Faculty 3: Atmatype

The Wounded

Atmatype Anthem: I need to know I exist for a reason.
DewBee Tales: The Core Story

“It is through being Wounded that power grows and can, in the end, become tremendous.” -Friedrich Nietzsche

The Wounded is the main character in Faculty 3 and represents our vulnerabilities. On some level, and in our own way, we all know pain. We expend considerable energy tending to the broken places. This tending style (from narcissism to nihilism) shapes how we attract and repulse each other in the world.

Nobody gets out of this life without a few bumps and (ancient) bruises. History alone points to unspeakable acts of cruelty. Many Spiritualists insist that reincarnation is a definite indicator of karmic scars. While others believe that we are injured in this life as soon as we exit the womb. Whether it's a backache, heartbreak or anything in between -- suffering is unavoidable along the path.

As both the soft underbelly beneath the calloused cover and the raw adhesions exposed to the world, The Wounded is the voice that emerges when buttons are pushed and may scream out loud or burrow deep within depending on mood or style.

In ways that depict either an "Eeyore" (Victim) or "Ebeneezer" (Villain) kind of tone, The Wounded often re-acts from a place of survival and yet deeply longs for a sense of be-longing. At the core of human suffering, is the desire to not feel so alone.



"A wounded deer leaps highest, I've heard the hunter tell; 'Tis but the ecstasy of death, And then the brake is still." -Emily Dickinson

In Chinese mythology, the Deer symbolizes aspects of our essential nature: happiness, abundance, innocence and generosity! Perhaps this is why Lord Krishna wore a tilak of Kasturi - the fragrance of the Deer Musk around his neck and why Bambi is such a loveable and inspiring character.

A highly adaptive and keenly intuitive animal with great fight or flight instincts- deer are capable of seeing in low light- in the spaces between the shadow and even the fawn are born camouflaged for protection! Sharp instincts along with gentle strengths make the deer a perfect representation of The Wounded character.

* To make The Wounded/Deer connection/kinship even more clear ( & dear), read the Deer Musk story (THE KASTURI-MRIGA)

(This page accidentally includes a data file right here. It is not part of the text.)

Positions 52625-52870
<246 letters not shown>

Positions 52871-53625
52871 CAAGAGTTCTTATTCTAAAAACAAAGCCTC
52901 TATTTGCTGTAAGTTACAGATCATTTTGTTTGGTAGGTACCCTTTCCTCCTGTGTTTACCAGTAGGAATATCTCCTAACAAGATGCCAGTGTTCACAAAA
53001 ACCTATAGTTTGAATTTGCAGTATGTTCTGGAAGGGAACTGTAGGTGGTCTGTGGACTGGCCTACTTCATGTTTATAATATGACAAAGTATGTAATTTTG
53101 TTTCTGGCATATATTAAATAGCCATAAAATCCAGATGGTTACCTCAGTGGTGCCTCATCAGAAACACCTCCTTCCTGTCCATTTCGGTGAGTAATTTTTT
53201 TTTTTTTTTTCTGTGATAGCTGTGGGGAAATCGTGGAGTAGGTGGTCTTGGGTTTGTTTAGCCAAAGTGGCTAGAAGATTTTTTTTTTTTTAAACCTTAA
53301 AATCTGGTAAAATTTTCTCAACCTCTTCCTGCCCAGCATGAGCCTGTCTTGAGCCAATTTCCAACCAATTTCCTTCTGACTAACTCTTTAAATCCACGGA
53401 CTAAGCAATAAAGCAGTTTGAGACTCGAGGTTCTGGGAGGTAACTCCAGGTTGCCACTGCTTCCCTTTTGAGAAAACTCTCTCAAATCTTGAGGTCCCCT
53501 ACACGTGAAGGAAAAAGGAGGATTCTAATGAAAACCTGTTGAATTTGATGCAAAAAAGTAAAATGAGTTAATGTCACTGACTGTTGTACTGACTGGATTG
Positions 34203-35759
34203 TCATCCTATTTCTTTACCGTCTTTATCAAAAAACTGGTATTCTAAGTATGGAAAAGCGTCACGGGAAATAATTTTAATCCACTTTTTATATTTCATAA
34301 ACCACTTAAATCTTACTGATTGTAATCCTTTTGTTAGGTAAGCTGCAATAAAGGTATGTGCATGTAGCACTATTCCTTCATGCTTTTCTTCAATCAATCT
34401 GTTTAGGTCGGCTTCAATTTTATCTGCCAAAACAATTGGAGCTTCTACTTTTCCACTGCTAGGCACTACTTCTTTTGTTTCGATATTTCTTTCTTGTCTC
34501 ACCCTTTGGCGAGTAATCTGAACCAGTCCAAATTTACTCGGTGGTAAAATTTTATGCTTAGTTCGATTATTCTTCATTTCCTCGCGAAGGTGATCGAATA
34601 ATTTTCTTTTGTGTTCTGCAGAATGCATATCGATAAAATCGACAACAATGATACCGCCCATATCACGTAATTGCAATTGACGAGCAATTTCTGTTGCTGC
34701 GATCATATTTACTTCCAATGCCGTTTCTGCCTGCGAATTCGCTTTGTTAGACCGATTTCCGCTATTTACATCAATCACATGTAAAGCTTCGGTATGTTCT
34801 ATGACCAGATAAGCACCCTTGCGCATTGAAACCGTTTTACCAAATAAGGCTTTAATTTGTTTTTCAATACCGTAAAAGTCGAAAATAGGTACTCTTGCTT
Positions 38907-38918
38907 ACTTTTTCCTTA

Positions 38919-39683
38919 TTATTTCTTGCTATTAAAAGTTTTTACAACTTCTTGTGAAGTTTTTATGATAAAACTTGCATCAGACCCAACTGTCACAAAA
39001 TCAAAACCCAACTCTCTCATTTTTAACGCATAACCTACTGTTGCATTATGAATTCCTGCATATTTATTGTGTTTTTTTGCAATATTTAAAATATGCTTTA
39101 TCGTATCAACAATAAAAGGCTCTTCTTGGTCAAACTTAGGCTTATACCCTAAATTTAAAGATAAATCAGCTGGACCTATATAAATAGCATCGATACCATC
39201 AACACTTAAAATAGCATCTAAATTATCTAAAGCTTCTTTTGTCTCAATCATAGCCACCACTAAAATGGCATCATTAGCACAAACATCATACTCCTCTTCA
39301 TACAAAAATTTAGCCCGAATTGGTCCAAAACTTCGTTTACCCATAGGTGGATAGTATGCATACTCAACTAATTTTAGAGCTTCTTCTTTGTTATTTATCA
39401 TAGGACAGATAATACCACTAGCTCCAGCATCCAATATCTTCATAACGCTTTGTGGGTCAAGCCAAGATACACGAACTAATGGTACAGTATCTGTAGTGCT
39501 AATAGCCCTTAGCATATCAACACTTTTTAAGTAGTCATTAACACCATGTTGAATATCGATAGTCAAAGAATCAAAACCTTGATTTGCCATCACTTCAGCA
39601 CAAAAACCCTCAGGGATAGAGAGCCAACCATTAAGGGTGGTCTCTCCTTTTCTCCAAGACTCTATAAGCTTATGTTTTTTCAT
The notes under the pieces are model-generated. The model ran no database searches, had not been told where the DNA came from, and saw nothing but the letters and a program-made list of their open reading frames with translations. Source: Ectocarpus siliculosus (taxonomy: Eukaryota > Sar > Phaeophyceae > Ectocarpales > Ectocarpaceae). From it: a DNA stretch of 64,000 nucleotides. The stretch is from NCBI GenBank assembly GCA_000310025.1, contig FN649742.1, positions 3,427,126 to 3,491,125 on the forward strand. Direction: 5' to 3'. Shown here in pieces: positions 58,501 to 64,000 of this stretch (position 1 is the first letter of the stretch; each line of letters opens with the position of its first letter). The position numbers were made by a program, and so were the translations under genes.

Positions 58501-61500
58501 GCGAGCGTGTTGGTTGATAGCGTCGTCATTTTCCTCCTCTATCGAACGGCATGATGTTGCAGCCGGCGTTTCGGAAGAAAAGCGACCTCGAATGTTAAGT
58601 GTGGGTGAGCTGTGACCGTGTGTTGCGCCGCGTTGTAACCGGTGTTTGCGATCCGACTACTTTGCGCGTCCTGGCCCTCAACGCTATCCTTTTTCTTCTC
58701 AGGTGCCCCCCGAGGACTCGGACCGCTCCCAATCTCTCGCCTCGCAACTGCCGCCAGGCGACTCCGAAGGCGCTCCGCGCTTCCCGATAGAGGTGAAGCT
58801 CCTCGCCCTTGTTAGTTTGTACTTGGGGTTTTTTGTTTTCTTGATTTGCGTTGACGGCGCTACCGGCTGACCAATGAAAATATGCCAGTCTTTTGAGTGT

"I almost wish we were butterflies and liv'd but three summer days - three such days with you I could fill with more delight than fifty common years could ever contain." - John Keats

If Me, Myself & I were granted three wishes what would they be? To see beyond the sun, the moon and the earth- deep into the past, present and future and realize the mind, body and spirit as the "power of three"?

Pythagoreas the father of numerology chose the number three to symbolize the means for completion for similar reasons that the Alchemists believed one gave rise to two and two gave rise to three and therefore three gave rise to all numbers. Although three comes after two - it functions as the intermediary point between opposite ends and therefore a source of oneness when it bisects sides.

As we study the common threads between the Hindu, and Christian Trinity, for example, we recognize the oneness in two seemingly different expressions of faith and welcome all wounds into the limitless light.

Numerological Pairings:
Faculties 3: The Wounded, My existence has meaning 
Facutly 12: The Liaison, I share this meaning in connection with others
Faculty 21: The Muse, I receive insights from beyond…



"A diamond is just a piece of charcoal that handled stress exceptionally well." - Unknown

When it comes to The Wounded, make sure to use a Graphite Pencil. Shame and blame creep in when mistakes are etched in permanent ink. Life Lessons, on the other hand, allow for forgiveness and the power to erase the smudges. Pencil in new ideas, channel insights and re-contextualize old events to pave the way for redemption and understanding. What's done is done, yes. But, we do no good getting stuck in the coals.

Carbon is the common denominator to all living things on Earth-- indicating on some level that we are all made of diamonds! Yogananda suggests: "The sun shines equally on diamond and charcoal, but the former has developed qualities that enable it to reflect the sunlight brilliantly, while the latter is unable to reflect sunlight. Emulate the diamond!" We agree and since no two diamonds are ever the same, let's shine our unique expression of the L.O.V.E on the wounds within.



"Come away, come away, death, And in sad cypress let me be laid." - William Shakespeare

A featured subject in Van Gogh's later years, the Cypress Tree is often associated with grief and mourning. According to ancients Greeks and Romans, when a soul crosses over to Heaven, Cypress Trees are one of the first sights to be seen.

Cypress symbolizes the power of perception to shape common denominators amidst varying viewpoints. Considered a powerful protective force, Cypress Trees abound in cemeteries as the guardian of the resting souls and for those who weep for their loss. In China, however, the Cypress Tree symbolizes good health and a long life.

Either way we look at it - the essence of Cypress reflects a full circle, standing by our sides in all the vicissitudes of existence.